Celebrating Four Years of Translators Aloud

As YouTube channel Translators Aloud celebrates four years of providing a space for translators to read their work, founders Charlie Coombe and Tina Kover spoke to New Books in German about the channel’s success, translator working conditions and the future of both the channel and the profession.  

Hello Charlie and Tina! Thanks to both of you for making the time to talk to New Books in German. Whereabouts are you answering from and what are you up to?

Charlie: I am in the rainy south of England, house-sitting and looking after two dogs this week. I just got back from a 3-week trip to Thailand, and I’m readjusting my body clock, catching up on emails and doing some work on my current project (a co-translation from Catalan with Laura Mcloughlin, of Killing the Nerve by Anna Pazos).

Tina: I’m some three hundred miles north of Charlie in the northeast of England, enjoying a rare sunny weekend and about to start on an exciting new translation project, though I can’t share any details just yet!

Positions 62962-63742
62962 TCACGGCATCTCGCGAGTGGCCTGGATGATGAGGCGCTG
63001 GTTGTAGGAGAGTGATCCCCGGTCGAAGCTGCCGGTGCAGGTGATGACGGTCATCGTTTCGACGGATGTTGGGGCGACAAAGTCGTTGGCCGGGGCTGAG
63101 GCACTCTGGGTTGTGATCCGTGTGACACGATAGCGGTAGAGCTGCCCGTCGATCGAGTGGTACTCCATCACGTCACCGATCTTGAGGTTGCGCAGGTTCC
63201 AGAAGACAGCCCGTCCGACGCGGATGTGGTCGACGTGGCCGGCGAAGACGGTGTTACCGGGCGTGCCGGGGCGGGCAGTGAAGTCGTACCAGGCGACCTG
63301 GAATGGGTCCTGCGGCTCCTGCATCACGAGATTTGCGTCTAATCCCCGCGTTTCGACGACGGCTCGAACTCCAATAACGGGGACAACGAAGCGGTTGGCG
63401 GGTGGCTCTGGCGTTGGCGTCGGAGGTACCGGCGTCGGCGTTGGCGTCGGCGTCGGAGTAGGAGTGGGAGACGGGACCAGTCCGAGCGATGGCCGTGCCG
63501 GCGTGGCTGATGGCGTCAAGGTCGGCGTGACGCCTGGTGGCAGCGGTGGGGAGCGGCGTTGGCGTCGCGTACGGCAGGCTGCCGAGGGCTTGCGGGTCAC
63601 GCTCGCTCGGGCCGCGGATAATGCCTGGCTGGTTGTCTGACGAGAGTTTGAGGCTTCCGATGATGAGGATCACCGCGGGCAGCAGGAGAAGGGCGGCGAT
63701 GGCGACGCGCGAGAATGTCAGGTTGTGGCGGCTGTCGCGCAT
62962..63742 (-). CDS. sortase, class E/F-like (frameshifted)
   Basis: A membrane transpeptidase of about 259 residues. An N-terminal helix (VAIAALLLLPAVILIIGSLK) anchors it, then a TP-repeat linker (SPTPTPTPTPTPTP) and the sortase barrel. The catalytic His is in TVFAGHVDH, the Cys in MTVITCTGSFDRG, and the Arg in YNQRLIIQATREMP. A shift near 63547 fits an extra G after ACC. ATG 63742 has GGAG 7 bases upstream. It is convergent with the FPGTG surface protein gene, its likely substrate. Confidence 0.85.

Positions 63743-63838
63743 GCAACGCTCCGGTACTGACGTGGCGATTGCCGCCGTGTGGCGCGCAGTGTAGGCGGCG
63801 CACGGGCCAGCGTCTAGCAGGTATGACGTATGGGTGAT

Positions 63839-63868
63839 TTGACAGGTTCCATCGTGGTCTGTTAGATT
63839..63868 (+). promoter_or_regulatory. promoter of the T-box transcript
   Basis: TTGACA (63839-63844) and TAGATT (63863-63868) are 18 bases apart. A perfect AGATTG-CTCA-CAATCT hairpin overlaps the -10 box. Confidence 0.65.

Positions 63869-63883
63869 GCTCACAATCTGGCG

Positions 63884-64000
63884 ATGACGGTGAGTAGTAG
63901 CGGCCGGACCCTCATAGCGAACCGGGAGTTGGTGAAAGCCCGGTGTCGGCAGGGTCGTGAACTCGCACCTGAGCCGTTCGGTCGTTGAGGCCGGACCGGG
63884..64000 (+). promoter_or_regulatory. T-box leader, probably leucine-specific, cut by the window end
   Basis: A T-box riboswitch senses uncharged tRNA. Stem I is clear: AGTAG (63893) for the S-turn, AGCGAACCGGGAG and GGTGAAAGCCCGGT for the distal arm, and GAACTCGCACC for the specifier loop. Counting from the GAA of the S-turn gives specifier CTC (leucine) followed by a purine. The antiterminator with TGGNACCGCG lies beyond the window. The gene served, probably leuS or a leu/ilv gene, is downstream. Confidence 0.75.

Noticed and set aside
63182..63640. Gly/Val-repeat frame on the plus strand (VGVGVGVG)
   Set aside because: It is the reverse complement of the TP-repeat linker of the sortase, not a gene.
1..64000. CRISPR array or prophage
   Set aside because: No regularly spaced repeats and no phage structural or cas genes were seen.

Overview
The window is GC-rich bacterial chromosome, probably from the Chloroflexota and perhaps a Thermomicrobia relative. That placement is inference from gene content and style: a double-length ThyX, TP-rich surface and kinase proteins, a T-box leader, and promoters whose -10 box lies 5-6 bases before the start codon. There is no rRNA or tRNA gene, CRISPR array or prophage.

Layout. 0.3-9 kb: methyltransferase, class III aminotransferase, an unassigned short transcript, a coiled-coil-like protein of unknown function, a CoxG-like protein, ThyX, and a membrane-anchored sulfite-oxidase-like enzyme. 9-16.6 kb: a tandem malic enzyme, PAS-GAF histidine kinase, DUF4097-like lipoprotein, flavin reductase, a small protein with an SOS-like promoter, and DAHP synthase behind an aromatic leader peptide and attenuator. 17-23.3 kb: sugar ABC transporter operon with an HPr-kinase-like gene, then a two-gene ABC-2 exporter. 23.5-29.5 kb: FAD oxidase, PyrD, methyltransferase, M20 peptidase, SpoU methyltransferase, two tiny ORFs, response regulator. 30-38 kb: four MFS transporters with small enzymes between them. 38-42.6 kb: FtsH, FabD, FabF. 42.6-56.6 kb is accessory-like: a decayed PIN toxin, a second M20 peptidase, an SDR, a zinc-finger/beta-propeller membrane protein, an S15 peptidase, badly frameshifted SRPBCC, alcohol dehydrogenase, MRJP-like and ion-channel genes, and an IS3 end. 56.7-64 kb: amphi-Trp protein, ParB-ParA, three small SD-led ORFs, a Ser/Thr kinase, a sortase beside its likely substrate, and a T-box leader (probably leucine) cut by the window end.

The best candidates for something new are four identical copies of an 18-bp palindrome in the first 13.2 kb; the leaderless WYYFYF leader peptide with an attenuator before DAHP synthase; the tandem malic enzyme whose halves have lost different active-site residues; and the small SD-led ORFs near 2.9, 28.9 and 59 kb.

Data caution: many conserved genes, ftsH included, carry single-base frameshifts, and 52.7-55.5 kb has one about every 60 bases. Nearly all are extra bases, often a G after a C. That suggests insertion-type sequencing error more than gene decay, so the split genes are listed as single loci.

You have 530 videos on the channel, 2310 subscribers and over 131,000 views. How do you feel, looking at what you have created?

C: So proud! Both of how the channel has grown, and of all the incredible translators in the literary translation community that have shared their work with us and the world. It’s been such a nice, connecting experience to bring all these readings into one place for people to watch, enjoy and discover.

T: I am constantly amazed by the channel’s growth and the warmth of the reception we continue to receive. I’ve gained so much appreciation for the depth of talent out there, and am just humbled by the generosity of the translation community, in both contributing to and supporting the channel.

Did you expect that the channel would take off in the way that it has? What surprises have you had along the way?